Home Health Care: Hearing Loss Prevention
Signs of Hearing Loss
Many loved ones will not tell their caregiver of an onset of hearing loss, for fear of losing independence. Instead, they become isolated, depressed, angry, lonely, frustrated and even physically ill. Some telltale signs are when a loved one withdraws from their normal social activities, refuses to attend family and friend gatherings, or doesn’t answer the phone anymore, saying they were busy or unavailable. Any avoidance of conversation is cause for concern.
The Minnesota Department of Human Services, Deaf and Hard of Hearing Services Division, offers these behaviors which may signal a struggle to hear properly. A loved one may:
have trouble distinguishing between words that sound alike
offer responses to questions that do not make sense, have a hard time understanding women and children
turn head to one side, or cup an ear to hear better
respond often with a smile and nod, but no further comments
have difficulty with conversation while riding in a vehicle
withdraw from group discussions and gatherings
not hear the phone or doorbell, and
have the volume on a TV or radio set extremely loud.
Some physical symptoms that may occur with hearing loss include a ringing, roaring, hissing or buzzing in the ear, also known as tinnitus; ear pain, itching or irritation; fluid or pus leaking from the ear; and vertigo. Caregivers can keep a watchful eye on their loved one for these behaviors and physical symptoms.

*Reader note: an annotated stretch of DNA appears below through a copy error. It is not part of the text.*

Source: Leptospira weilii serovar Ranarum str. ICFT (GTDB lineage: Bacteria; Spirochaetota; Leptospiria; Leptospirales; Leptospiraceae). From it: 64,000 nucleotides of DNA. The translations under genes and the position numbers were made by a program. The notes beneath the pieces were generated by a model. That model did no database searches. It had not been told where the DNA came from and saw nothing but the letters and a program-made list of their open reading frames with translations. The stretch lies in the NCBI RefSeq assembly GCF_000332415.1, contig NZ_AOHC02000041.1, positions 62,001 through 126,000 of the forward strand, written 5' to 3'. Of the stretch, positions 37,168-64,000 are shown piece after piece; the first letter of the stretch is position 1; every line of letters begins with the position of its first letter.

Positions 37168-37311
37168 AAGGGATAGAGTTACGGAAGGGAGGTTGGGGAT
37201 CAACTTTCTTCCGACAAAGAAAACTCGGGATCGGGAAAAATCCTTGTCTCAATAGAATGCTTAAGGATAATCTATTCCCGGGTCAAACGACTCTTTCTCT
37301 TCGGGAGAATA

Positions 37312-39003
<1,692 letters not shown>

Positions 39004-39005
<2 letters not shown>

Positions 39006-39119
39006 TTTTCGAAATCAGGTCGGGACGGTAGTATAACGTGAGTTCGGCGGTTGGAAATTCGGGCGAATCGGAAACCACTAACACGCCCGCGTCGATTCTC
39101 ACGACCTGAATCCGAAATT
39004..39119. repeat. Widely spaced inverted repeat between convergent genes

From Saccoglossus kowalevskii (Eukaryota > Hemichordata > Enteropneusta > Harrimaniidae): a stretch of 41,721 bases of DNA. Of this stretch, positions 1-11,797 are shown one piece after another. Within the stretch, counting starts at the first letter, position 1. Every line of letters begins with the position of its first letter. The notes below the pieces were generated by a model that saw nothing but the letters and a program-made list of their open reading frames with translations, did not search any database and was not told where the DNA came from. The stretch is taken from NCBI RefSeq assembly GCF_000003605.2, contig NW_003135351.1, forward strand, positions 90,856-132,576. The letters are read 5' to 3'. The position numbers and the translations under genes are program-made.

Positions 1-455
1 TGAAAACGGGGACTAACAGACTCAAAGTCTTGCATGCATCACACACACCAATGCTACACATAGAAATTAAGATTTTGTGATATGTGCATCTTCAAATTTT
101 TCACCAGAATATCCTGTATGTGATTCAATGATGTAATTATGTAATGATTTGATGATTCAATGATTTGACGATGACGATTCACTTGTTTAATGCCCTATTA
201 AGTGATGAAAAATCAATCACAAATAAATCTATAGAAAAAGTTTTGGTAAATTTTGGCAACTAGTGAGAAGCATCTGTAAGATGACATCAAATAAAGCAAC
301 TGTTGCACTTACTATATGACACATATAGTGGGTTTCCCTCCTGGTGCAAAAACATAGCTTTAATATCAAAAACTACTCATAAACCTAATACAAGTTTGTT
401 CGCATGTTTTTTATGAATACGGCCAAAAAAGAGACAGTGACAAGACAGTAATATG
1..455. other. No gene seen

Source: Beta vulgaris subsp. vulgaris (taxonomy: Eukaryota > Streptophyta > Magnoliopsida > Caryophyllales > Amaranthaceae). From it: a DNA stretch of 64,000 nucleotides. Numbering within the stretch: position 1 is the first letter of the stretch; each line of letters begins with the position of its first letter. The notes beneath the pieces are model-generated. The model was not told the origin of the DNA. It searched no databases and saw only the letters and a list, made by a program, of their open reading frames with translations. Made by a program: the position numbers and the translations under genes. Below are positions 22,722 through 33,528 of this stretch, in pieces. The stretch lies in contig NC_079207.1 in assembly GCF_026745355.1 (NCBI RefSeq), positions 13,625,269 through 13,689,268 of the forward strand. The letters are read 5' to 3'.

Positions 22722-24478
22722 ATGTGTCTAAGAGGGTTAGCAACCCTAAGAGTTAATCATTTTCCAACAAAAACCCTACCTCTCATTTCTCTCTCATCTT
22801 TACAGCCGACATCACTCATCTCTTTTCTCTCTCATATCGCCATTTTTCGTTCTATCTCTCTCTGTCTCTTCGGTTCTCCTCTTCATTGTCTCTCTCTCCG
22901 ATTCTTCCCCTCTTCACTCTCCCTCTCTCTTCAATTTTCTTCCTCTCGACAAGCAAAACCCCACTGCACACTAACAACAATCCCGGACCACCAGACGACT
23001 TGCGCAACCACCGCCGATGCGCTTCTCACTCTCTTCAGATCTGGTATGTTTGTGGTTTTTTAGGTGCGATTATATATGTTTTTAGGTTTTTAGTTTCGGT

If a caregiver suspects a hearing loss, it is important to have it checked soon, in order to prevent problems down the road. A loved one might resist, but this is where the “caregiver persistence” and tough love come in.
The National Family Caregivers Alliance (NFCA) explains how to handle some common objections a loved one may raise to having their hearing checked. The first common objection is that the “other people simply aren’t talking loud enough.” In the ears of a person with hearing loss, everyone is mumbling. A caregiver can tell their loved one that it may be a simple medical problem such as wax buildup and an exam can rule out certain medical concerns and treat those conditions.
Second, many seniors are concerned with spending money. They may say, “It would cost too much to get a hearing aid!” The commitment associated with hearing aids or other devices is looked at as permanent and thus, a large cost. A caregiver must realize that while this is true, a quality of life has its own cost. Both caregiver and loved one must weigh their options once a hearing loss is diagnosed.
And third, people of all ages are worried about appearing “old.” A hearing aid only increases that perception in many minds. The NFCA advises caregivers to remind a loved one that continually asking people to repeat themselves and being left out of conversation can be a more visible indicator of age than a hearing aid. Also, with today’s technology, hearing aids are less imposing and noticeable than ever before.
If a caregiver is prepared to thwart excuses with a little preparation before, a loved one will feel that their caregiver is competent, educated and safe to care for them. It will instill a confidence in a loved one when a caregiver is knowledgeable and organized.
There are many ways to protect a loved one’s hearing and make living with the condition as comfortable and enjoyable as possible.